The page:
I'm attempting to determine what type of medical insurance I would eliminate for myself, our family or my parents to the point of having only catastrophic care coverage.

    I'm imagining a sinus infection, untreated; becoming more involved in the lungs, leading to treatment at some point as a major complication for the entire body. This is only the medical portion of the situation, and doesn't factor loss of ability for a time period for productive work, running a household and/or taking care of young children dependent upon a healthy parent, etc.

    Thank you for your time with your reply.

  • Reply to @equalizer: I think you are right-on with holding insurance for catastrophic care or in other words, having high deductible policies.

    I switched to a CDHP plan about 3 years ago. I was nervous and hesitant at the time, but it's been a great way to go. I fund an HSA account with the money I saved by not paying for the higher HMO or PPO plans. So at the end of the year I've put money in the bank, tax free, instead of throwing it away on high premiums. If this was the way health care worked for everyone, people would look for value and competition would lower health care prices.

    To Catch22's point, why would you not take care of that sinus infection before it got more serious? Why would you leave it untreated? You don't have to pay exorbitant monthly premiums to take care of that sinus infection. For most healthy people, paying out of pocket when needed and having that safe guard for catastrophic events is still much cheaper than paying a high monthly premium every month that you may or may not use. At least that has been the case for my wife and I.

    Anyway Equalizer, I'm with you.
  • edited July 2013
    Hi MikeM,

    You noted:
    To Catch22's point, why would you not take care of that sinus infection before it got more serious? Why would you leave it untreated?
    I guess I should have prefaced; that the infection was attempted to be treated with sinus passage flushes with a saline solution and any other treatment that could be discovered on the internet. Infection is infection; and not always a condition that one may resolve with home remedies, etc.

    Are there not any medical conditions not treatable by an individual; that must wait until the issue becomes very serious in order to quality for a catastrophic circumstance or insurance coverage?

    I must state that the "upside" for medical non-treatment (resulting in death, of course) to many above the age of 65, including their parents, is that the burden to Medicare, Medicaid and Social Security would be greatly reduced and have a most positive affect upon the debt of the U.S. A likely downside, however; is a nasty impact upon the housing market and related business (Lowe's, Home Depot). Not sure how to deal with the younger crowd and their medical treatments. Few things are simple, eh?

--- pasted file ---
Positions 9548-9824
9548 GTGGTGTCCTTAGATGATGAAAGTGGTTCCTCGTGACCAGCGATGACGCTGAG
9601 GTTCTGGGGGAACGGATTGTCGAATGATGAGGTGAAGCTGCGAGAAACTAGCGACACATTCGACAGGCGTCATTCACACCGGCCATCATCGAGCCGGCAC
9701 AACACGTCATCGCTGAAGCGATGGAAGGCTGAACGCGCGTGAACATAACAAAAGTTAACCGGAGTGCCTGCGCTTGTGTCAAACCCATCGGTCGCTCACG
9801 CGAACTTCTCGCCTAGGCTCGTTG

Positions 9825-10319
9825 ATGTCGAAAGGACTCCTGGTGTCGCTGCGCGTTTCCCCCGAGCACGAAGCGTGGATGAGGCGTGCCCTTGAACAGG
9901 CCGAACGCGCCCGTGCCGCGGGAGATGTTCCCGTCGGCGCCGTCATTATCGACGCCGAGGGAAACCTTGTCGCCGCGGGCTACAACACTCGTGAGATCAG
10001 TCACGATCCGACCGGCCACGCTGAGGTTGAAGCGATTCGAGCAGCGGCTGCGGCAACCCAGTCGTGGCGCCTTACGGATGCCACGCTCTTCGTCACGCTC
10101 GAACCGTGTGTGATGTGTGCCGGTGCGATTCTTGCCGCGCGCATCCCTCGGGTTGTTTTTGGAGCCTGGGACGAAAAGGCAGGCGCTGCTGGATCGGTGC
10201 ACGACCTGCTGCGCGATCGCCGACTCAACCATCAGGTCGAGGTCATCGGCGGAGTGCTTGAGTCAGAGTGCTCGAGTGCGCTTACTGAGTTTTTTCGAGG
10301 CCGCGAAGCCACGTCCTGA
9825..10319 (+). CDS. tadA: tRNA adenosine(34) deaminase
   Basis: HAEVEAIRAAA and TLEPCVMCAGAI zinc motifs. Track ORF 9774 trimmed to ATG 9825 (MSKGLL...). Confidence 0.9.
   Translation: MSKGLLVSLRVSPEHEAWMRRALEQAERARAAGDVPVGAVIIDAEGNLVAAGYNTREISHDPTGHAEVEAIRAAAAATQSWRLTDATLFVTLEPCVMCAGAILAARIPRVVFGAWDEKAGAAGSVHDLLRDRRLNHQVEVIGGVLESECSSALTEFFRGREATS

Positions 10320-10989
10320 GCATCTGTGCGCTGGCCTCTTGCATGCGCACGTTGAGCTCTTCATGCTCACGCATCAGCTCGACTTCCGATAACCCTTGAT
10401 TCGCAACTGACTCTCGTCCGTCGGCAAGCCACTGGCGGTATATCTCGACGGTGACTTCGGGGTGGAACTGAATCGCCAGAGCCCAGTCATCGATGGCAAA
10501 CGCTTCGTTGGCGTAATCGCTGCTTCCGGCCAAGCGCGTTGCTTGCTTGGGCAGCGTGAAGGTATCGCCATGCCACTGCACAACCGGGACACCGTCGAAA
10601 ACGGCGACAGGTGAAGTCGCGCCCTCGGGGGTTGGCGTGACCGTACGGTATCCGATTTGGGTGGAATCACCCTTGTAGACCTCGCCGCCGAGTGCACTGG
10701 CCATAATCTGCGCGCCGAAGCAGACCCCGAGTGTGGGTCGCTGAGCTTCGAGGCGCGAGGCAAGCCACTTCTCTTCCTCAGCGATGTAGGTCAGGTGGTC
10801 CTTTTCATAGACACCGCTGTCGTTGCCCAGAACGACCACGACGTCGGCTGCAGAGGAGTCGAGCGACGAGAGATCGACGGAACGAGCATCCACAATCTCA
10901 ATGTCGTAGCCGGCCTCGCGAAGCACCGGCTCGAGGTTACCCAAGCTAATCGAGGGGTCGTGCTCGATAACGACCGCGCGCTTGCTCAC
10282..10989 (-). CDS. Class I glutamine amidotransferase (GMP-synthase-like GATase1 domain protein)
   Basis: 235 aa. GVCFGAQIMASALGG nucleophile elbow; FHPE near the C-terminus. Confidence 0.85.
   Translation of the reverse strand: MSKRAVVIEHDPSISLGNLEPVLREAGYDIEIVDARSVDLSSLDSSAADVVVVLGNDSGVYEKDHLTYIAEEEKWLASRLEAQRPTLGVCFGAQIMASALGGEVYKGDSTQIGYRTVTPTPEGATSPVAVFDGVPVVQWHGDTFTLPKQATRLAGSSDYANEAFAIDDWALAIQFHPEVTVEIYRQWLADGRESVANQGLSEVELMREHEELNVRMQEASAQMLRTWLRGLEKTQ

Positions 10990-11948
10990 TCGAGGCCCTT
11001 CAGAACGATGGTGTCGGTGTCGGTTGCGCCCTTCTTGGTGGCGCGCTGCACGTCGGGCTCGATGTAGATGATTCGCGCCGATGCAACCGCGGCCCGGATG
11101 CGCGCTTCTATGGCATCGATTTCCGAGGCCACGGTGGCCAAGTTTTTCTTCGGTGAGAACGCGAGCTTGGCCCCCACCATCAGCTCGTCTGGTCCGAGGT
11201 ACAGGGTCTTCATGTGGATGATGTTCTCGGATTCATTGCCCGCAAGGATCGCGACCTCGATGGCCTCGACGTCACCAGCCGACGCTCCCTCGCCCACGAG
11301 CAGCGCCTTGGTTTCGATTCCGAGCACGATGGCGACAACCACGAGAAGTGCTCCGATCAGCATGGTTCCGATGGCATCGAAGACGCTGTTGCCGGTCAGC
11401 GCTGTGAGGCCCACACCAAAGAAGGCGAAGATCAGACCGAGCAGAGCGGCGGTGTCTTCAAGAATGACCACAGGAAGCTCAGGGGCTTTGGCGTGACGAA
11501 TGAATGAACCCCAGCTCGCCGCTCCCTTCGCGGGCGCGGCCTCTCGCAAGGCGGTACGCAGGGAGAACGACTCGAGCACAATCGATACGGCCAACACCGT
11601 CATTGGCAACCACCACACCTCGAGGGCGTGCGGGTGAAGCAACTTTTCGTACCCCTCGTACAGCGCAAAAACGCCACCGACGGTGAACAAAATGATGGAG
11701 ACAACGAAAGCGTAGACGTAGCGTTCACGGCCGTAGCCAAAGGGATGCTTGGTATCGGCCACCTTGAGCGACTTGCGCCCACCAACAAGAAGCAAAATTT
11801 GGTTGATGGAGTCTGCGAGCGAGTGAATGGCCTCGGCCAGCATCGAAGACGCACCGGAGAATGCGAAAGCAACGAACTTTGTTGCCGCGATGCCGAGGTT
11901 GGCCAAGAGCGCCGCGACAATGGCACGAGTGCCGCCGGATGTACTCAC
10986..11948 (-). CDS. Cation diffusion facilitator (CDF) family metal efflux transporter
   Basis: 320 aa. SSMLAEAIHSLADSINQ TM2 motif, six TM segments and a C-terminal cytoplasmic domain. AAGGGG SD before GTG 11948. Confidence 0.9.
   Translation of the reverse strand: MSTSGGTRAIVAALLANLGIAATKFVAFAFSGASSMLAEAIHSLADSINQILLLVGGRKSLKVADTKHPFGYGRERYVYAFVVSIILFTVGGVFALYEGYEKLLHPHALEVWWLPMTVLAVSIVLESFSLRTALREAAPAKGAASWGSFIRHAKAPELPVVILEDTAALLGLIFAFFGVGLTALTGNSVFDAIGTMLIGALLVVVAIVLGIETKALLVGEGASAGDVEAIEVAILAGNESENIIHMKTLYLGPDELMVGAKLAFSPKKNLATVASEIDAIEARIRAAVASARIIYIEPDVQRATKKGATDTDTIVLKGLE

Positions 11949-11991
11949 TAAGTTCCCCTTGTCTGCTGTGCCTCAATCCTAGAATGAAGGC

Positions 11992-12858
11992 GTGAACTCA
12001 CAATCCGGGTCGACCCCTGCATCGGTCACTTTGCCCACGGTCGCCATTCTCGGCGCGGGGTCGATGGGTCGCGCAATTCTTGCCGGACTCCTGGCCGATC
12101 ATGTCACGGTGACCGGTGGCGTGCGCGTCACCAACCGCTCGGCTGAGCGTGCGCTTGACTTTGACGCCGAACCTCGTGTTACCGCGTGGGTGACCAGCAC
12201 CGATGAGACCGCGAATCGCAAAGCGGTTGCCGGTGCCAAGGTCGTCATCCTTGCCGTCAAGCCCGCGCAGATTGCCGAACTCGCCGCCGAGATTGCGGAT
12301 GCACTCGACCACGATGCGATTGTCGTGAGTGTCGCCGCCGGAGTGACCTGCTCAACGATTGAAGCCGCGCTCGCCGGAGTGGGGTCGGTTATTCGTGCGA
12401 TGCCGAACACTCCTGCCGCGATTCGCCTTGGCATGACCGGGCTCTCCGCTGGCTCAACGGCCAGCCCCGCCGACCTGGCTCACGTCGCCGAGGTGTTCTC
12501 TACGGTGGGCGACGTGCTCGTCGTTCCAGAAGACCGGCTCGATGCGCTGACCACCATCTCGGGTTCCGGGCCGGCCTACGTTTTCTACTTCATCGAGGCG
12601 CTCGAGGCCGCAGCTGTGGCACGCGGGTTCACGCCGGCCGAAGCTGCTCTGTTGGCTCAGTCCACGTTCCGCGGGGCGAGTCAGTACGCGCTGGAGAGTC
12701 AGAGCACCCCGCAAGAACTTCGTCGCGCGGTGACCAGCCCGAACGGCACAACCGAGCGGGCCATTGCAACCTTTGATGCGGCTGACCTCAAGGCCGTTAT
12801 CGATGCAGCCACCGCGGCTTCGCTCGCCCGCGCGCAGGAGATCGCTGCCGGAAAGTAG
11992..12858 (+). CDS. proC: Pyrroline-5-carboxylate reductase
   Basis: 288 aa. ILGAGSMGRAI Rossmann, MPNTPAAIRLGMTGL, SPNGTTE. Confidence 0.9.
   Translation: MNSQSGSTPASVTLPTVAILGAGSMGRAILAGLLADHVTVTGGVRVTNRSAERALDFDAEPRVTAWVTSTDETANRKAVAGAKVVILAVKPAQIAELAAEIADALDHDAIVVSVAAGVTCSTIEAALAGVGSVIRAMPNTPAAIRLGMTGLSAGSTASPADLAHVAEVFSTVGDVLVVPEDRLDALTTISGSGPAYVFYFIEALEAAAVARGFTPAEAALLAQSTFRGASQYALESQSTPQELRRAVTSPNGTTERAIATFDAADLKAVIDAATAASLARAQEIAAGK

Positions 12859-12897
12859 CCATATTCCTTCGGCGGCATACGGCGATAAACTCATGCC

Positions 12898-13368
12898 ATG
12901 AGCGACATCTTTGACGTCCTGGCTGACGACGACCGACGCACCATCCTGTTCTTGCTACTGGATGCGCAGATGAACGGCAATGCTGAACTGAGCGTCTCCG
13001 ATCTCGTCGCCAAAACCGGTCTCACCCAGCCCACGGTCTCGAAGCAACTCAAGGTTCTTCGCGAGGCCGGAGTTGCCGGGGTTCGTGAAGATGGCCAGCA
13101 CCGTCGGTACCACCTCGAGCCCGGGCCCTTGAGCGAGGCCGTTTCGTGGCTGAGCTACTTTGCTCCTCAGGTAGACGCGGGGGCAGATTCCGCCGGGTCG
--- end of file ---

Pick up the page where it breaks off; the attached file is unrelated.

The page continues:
Take care,
  • Reply to @catch22: Hi Catch. Gee, I'm not advocating non-treatment or self treatment at all. If I had that sinus infection, I would be at my doctor's office getting antibiotics. I would have to pay for the visit and the drugs out of pocket. Out of pocket actually means out of my HSA savings account that holds tax free money. That money is in my HSA because I put it in savings instead of giving it upfront to the insurance company. If, catastrophically, my medical out of pocket expenses reached $4000, my CDHP plan starts to provide the same co-pays as a much more expensive HMO or PPO policy.

    My argument and I think 'equalizers' mention of catastrophic insurance is that paying the health care bill yourself instead of the insurance company forking over the money gives the consumer an appreciation of costs. That would lead to price competition between health providers. Believe me, if consumers started looking for the best price, health providers would find a way to compete. I think that was the original point.

    We may be arguing different point.
  • Reply to @VintageFreak: Would that "progressive God" be the same God who created a planet where almost everything on it eats all of the other stuff on it?
  • Reply to @Joe: Actually, only "Available to Existing Shareholders" at Schwab.
  • Reply to @Old_Joe: Not sure. It is one thing saying God created a planet. Another to say God has an "intent for business".
  • Reply to @equalizer: Not sure I see the connection with Hussman. Manager investment is my first thing I look at before investing in a fund.